Shortcuts / 24 March 2022
Wild weather and climate change
La Niña has hammered eastern Australia during the last couple of summers. Across Queensland and NSW, so many communities have experienced unprecedented flooding. So in this Squiz Shortcut, we get you across a few of the different weather systems affecting Oz, what climate change has to do with it, and what it means for Aussies going forward.
Far out it’s been wet in some parts of Oz…
It sure has, and it’s largely thanks to La Niña. It’s a weather system that’s associated with above-average rainfall, cooler daytime temperatures for areas south of the tropics, and a greater chance of tropical cyclones.
So it brings a lot of rain?
It does. La Niña also has a lot to do with wind – specifically, the trade winds that blow east to west near the equator in our neighbourhood. When that wind speed picks up, it changes the ocean current by drawing up colder water from the depths of the Pacific Ocean – and warmer water is pushed west towards Australia.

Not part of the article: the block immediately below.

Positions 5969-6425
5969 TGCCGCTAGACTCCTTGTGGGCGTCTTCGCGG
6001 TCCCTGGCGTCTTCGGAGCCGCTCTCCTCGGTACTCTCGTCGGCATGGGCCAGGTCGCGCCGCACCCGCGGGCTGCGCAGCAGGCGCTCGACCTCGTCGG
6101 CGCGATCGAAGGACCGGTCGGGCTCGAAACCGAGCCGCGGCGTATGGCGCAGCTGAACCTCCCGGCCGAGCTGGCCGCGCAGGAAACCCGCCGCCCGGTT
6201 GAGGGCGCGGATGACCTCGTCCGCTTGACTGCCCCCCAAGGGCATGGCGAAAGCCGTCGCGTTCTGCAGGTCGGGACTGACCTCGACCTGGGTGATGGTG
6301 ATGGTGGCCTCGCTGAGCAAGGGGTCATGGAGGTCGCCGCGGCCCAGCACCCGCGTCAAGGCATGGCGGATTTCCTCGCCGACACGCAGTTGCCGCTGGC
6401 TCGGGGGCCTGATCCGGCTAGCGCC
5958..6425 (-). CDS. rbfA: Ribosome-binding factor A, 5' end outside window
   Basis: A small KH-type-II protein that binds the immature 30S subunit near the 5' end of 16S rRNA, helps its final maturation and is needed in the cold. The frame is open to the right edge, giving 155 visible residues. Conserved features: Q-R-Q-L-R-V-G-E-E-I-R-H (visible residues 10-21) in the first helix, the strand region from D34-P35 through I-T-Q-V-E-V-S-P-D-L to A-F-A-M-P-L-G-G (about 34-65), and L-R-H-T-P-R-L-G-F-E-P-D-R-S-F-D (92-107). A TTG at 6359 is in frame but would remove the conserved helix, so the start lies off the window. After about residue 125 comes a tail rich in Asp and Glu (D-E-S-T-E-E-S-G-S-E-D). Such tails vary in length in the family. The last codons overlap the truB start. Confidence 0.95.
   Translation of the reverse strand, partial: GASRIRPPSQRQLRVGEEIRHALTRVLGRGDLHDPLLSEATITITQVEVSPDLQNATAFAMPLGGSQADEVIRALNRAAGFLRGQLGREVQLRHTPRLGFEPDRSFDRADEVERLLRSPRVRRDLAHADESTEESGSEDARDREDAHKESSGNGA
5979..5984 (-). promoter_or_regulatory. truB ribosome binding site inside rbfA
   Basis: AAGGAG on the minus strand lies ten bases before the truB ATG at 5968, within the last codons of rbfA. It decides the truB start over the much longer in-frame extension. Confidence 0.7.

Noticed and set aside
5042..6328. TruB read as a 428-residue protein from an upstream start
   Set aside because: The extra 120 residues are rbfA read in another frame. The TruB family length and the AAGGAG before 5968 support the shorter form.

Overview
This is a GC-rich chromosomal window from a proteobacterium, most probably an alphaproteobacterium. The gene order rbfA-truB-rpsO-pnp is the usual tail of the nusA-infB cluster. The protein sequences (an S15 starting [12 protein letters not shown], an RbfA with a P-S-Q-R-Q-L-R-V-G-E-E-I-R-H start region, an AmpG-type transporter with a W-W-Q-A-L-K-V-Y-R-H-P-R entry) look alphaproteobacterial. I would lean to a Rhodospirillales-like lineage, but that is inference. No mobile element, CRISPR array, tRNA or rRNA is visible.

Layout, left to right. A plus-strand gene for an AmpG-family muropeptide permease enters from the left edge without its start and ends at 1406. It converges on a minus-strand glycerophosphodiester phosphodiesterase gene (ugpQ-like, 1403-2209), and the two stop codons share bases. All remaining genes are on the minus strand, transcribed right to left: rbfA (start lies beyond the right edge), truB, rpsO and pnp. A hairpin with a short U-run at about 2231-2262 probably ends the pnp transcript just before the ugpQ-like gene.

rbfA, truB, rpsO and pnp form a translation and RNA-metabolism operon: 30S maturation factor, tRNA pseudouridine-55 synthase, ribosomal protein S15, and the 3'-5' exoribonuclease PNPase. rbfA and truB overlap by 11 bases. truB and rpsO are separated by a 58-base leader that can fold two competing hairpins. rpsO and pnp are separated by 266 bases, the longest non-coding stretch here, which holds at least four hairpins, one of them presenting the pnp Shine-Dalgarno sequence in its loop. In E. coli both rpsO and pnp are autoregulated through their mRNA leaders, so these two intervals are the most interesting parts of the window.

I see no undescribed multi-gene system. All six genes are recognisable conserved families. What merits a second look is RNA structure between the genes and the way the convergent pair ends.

What does that have to do with rain?
The warmer the ocean, the greater the chance of rain because it evaporates more quickly. That condenses into clouds and then the rains come.
I’m following you… What does the term La Niña actually mean?
It’s a Spanish word that means ‘the girl’. And she has a sibling called ‘El Niño’, which means the boy.
So what’s El Niño?
It’s associated with dry conditions and drought. As it’s been raining and cool here, South America has been hit by soaring high temperatures and a dry spell that’s wreaking havoc on its agricultural sector, just as it did here in Oz during our long and painful drought lasted until the end of 2019.
How are La Niña and El Niño connected?